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Marcia Mangum Cronin

HealthyWomen's Copy Editor

Marcia Cronin has worked with HealthyWomen for over 15 years in various editorial capacities. She brings a strong background in copy editing. She graduated from the University of North Carolina at Chapel Hill with a bachelor's degree in journalism and worked for over two decades in newspapers, including at The Los Angeles Times and The Virginian-Pilot.

After leaving newspapers, Marcia began working as a freelance writer and editor, specializing in health and medical news. She has copy edited books for Rodale, Reader's Digest, Andrews McMeel Publishing and the Academy of Nutritionists and Dietitians.

Marcia and her husband have two grown daughters and share a love of all things food- and travel-related.

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happy thanksgiving word cloud

Thankful for Good Health

Nutrition & Movement

When you count your blessings this Thanksgiving, will you be grateful for good health?

HealthyWomen wanted to know, so we conducted an informal online poll and asked survey participants to share what they'll give thanks for this holiday. We're gratified to find out that 92% of you are thankful for your health. Here's how it broke down:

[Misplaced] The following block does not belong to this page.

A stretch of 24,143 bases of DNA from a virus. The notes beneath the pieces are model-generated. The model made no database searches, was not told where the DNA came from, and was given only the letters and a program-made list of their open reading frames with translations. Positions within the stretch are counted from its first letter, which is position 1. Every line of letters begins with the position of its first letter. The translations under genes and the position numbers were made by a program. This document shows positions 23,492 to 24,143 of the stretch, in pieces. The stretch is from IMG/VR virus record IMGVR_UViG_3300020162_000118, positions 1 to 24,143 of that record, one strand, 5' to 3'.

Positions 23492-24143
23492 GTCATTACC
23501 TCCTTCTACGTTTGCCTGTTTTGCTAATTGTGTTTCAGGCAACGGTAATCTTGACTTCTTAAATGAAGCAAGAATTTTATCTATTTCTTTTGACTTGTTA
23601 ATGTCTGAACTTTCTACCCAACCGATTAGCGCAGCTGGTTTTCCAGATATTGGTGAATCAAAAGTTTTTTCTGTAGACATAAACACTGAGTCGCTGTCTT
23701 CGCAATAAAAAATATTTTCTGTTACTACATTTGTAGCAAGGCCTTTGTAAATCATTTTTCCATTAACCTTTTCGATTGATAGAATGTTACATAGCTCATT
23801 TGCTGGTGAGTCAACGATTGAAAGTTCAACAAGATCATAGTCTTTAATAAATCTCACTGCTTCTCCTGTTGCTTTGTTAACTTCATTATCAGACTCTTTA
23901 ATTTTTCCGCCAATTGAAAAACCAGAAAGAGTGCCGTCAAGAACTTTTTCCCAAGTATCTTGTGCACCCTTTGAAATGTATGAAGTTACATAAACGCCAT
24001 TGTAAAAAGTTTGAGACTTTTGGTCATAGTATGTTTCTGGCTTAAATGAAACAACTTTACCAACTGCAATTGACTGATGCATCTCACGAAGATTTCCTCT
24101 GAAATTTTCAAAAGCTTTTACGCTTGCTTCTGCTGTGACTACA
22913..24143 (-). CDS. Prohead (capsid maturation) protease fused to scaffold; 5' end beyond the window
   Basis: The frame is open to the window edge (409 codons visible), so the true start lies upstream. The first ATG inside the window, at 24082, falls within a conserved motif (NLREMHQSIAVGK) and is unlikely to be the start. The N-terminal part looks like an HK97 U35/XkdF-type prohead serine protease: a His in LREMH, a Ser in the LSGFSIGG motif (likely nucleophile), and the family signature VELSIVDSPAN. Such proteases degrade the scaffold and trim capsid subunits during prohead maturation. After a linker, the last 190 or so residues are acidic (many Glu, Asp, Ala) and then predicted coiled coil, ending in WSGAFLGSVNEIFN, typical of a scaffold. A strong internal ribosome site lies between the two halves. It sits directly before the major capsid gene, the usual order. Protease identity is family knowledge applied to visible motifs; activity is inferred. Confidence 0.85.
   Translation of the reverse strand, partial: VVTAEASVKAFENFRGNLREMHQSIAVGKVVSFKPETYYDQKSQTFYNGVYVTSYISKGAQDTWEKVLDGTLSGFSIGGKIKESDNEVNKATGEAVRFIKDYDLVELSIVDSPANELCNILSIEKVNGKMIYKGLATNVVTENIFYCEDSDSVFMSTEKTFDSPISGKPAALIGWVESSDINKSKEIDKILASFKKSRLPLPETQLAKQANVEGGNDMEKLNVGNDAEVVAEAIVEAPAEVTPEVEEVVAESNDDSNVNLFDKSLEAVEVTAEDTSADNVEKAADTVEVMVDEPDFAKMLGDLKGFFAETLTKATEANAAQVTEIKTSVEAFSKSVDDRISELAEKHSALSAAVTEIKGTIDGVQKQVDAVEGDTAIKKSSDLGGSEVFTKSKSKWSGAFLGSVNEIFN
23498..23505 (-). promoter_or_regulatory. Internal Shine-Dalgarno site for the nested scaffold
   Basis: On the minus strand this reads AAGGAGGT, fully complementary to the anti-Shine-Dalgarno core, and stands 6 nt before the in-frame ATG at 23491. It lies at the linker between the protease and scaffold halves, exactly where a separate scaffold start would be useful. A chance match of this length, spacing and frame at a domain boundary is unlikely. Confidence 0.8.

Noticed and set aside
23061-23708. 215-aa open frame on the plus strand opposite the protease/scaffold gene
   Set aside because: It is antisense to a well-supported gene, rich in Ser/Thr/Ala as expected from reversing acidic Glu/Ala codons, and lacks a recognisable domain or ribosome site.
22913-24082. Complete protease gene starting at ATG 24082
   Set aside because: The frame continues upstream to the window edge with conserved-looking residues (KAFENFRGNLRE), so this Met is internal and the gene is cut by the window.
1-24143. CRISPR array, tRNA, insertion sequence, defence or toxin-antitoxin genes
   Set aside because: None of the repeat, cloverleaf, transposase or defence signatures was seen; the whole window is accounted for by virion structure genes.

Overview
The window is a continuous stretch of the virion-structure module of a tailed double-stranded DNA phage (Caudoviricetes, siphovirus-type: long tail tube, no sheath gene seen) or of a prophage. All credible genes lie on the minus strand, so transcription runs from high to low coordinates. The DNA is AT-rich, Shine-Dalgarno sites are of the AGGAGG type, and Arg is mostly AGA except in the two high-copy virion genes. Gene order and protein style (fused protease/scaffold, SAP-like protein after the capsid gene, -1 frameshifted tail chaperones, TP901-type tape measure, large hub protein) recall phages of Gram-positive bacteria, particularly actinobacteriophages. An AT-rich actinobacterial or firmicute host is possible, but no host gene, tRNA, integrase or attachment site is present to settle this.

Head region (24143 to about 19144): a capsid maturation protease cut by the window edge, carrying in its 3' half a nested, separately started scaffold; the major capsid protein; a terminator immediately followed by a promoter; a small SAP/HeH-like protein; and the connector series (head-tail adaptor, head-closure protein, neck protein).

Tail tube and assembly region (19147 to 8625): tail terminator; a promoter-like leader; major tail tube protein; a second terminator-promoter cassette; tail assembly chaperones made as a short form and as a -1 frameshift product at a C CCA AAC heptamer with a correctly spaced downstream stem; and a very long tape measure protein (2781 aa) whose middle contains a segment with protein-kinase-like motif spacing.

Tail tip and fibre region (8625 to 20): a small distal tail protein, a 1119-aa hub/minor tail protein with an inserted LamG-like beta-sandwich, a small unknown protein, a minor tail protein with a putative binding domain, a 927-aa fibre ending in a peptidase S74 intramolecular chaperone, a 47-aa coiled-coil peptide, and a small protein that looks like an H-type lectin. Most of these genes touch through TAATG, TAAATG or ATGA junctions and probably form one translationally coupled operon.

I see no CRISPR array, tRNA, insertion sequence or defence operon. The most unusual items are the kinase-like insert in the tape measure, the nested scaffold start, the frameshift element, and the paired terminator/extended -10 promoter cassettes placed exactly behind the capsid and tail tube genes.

While it's great to know that people are thankful for their health, we were surprised to find that more than one-third of respondents said they've made no modifications in their traditional Thanksgiving dishes, either to make them healthier or to accommodate eating restrictions—apparently not even to take the marshmallows and sugar topping off the sweet potatoes. (Come on, give it a try—mashed sweet potatoes are yummy on their own.)

Nearly a third of us—and I'm definitely in this group—also say that we'll eat as much of everything as we want at Thanksgiving dinner. I view it as the one day a year (well, maybe not the only day) when I can load up my plate and indulge, enjoying every bite of a fabulous meal prepared by and eaten with friends and family. More power to the rest of you. Maybe I'll gain more willpower as I get older.

Apparently, even some of us who are a little gluttonous on Thanksgiving try to somewhat offset our overeating with exercise. More than half (58%) of those surveyed said they plan to work out on Thanksgiving or the day after to burn off some of those zillions of calories consumed. I'm going to a hot yoga class with my daughter and best friend on Thanksgiving morning. I have other friends who will be participating in turkey trots or other weekend events.

There's still time for the rest of you to get moving. Even if you're not up for hitting the gym on Thanksgiving, do your health a favor and encourage your friends or family to join you in a brisk after-dinner walk.

HealthyWomen will continue to help keep you informed and empowered about your health—and we'll be grateful if you continue to come to our site for your health information.

Happy Thanksgiving!

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